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Texas's anti-drag law is unconstitutional, federal judge rules, permanently blocking enforcement
The ruling from a Reagan appointee leaves Matthew Kacsmaryk's ruling defending West Texas A&M's drag ban as an outlier in drag cases. An appeal is expected.
On Tuesday, a federal judge in Texas struck down S.B. 12, the state’s new anti-drag law that includes both civil and criminal penalties, declaring it to be unconstitutional and barring state officials from enforcing it.
“Not all people will like or condone certain performances. This is no different than a person's opinion on certain comedy or genres of music, but that alone does not strip First Amendment protection. However, in addition to the pure entertainment value there are often political, social, and cultural messages involved in drag performances which strengthen the Plaintiffs position“ that drag performances are expressive conduct subject to First Amendment protections, U.S. District Judge David Hittner wrote in his 56-page ruling.
Specifically distinguishing his decision that the state law is unconstitutional from last week’s ruling from U.S. District Judge Matthew Kacsmaryk defending the West Texas A&M University president’s decision barring drag shows from campus, Hittner referred to Kacsmaryk’s ruling as “one of the only federal cases where drag shows did not receive First Amendment protection.”
As part of the lawsuit over the law that was passed this spring, Hittner, an 84-year-old Reagan appointee to the federal bench, issued a temporary restraining order on Aug. 31 halting enforcement of the law before it was to go into effect on Sept. 1. A two-day trial followed, leading to Tuesday’s ruling.
Ultimately, Hittner found that the law is unconstitutional on all of the First Amendment grounds argued by the plaintiffs, drag performers and businesses that host or employ drag performers. The law is an unconstitutional content-based and viewpoint-based restriction, unconstitutionally overbroad, void due to its unconstitutional vagueness, and an unconstitutional prior restraint, Hittner ruled.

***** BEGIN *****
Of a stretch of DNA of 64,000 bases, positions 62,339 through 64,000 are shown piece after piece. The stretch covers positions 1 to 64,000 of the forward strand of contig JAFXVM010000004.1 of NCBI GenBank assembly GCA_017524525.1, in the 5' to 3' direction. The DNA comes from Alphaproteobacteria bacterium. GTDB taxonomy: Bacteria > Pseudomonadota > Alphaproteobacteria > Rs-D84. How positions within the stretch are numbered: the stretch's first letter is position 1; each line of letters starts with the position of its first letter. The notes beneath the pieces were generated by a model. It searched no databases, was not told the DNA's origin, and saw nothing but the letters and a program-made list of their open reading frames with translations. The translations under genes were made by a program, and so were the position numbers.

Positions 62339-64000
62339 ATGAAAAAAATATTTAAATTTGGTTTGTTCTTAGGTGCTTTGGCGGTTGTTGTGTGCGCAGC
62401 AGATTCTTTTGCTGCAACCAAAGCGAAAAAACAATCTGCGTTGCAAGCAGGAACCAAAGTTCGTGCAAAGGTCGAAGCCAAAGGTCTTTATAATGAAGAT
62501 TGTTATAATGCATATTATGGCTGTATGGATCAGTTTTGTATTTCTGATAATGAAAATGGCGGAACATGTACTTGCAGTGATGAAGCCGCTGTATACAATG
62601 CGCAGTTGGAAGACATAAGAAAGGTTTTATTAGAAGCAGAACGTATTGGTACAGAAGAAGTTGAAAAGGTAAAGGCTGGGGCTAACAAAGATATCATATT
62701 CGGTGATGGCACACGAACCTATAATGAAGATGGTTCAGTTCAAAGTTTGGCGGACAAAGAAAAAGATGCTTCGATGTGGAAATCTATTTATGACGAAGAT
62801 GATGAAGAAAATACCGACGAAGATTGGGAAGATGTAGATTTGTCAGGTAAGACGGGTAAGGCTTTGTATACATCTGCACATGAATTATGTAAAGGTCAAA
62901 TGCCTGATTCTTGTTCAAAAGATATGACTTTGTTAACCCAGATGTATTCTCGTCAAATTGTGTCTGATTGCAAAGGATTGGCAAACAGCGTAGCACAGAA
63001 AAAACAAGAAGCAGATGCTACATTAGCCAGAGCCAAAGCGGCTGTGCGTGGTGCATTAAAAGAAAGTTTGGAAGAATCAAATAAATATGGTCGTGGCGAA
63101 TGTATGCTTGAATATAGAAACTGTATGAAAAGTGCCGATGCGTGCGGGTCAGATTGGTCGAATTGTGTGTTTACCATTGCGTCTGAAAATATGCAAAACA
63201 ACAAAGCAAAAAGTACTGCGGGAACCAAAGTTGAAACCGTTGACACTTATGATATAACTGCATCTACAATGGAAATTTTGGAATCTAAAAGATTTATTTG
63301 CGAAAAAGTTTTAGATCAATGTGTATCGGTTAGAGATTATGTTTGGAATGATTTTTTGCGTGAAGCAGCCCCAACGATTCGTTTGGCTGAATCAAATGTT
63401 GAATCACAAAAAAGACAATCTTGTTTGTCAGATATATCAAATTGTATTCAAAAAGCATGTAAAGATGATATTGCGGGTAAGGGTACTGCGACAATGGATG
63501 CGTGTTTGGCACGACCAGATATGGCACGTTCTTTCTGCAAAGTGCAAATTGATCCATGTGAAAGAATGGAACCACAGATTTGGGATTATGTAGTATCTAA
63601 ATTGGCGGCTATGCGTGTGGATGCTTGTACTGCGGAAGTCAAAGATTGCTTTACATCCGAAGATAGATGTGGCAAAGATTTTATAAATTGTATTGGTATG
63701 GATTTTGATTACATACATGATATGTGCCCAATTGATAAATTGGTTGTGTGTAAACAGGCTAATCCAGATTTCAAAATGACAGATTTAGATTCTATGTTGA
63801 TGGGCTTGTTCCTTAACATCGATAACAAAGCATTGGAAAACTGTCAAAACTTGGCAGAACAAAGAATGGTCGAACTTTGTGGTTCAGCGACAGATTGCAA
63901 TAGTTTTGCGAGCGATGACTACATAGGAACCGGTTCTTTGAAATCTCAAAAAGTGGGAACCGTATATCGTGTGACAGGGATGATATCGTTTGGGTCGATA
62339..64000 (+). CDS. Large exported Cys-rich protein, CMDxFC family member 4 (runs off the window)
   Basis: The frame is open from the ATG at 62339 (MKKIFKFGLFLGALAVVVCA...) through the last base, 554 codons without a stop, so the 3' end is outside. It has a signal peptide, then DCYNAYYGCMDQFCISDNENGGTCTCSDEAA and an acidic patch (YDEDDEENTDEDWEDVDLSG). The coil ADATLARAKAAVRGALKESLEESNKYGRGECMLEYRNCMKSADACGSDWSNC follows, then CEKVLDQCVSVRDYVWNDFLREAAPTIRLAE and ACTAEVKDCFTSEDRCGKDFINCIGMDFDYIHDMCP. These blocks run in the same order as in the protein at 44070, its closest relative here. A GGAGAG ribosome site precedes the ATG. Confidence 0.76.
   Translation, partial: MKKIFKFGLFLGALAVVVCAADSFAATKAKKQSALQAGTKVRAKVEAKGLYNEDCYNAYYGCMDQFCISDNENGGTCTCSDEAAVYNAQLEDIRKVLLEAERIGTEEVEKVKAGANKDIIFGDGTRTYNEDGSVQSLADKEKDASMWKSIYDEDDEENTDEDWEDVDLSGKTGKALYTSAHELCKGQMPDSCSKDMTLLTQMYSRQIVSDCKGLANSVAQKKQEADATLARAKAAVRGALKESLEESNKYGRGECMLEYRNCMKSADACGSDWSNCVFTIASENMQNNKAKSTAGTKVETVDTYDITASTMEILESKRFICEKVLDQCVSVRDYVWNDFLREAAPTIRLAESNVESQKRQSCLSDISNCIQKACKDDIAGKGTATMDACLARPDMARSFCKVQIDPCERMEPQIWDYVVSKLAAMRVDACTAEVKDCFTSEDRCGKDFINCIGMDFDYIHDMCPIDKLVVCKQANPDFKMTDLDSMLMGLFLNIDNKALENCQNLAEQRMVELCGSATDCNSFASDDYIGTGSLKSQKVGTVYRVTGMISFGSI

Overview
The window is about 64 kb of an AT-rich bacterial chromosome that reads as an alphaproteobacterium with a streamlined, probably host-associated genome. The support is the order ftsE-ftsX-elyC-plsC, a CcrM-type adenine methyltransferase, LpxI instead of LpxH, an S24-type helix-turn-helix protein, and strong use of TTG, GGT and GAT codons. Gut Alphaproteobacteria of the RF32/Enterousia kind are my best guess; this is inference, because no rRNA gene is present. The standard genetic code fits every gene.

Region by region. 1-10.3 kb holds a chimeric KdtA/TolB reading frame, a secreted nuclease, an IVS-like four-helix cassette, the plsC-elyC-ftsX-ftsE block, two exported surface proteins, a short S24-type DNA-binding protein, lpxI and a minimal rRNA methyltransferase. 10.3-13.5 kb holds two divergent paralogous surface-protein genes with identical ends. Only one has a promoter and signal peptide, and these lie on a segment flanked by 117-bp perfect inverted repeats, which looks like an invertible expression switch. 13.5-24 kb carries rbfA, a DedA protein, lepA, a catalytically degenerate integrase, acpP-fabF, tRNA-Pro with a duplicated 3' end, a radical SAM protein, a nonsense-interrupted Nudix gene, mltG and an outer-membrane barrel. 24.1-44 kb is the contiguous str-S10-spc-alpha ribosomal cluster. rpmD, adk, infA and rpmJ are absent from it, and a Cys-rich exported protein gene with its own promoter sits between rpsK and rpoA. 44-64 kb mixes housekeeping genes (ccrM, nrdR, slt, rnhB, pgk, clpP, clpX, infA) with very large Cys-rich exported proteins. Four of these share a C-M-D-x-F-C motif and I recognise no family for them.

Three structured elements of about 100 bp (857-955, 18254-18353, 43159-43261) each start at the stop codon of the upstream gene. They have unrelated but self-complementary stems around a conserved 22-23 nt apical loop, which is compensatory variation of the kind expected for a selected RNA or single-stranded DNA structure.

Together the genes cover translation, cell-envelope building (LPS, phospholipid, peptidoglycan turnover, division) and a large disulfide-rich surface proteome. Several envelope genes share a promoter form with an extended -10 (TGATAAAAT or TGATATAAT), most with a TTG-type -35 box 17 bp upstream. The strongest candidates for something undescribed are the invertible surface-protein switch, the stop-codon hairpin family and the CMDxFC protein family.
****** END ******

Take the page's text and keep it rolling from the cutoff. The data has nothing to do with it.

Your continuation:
Although the extensive ruling — laying out his findings of fact and conclusions of law — followed a trial with witness testimony, the next step, assuming Texas appeals, is the U.S. Court of Appeals for the Fifth Circuit. On Monday, that court issued an administrative stay in Texas’s appeal of a First Amendment challenge to the state’s new book-ban regime, allowing that law to at least temporarily go into effect. As such, anyone considering the stability of Tuesday’s ruling from Hittner should bear that in mind.
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What Hittner decided
Although the text of the Texas statute is less direct than some of the other anti-drag laws we’ve seen, Hittner noted the drag focus of lawmakers and elected officials: “[T]he same day he signed S.B. 12 into law, Governor [Greg] Abbott tweeted the following: ‘Texas Governor Signs Law Banning Drag Performances in Public. That’s Right.’”
The law itself has three main provisions, as Hittner detailed:
Although some of those elements caused issues for the law, it was, as with most of these laws, the definition of “sexual oriented performances” — contained within Section Three but applicable to the whole law — that led to most of the problems.
The law defines “sexually oriented performances” as such:
What is sexual conduct, you ask? The law defines that in the section that comes closest to directly referencing drag (in subpart E):
Finally, the law purports to limit the covered “sexually oriented performances” subject to criminal penalty as follows:
After detailing the testimony established by the plaintiffs at trial, regarding their fears that their performances or that performances that take place as a part of their business or at their venues could or would be illegal under the law, Hittner went on to his legal conclusions.
Hittner quickly found that the named defendants, including Attorney General Ken Paxton, “all have some role to play in enforcing S.B. 12” and are appropriate parties. He also found that the plaintiffs have standing to bring the case because they showed “that their activities are ‘arguably proscribed’ by the statute,” citing U.S. Supreme Court and Fifth Circuit precedent on the matter.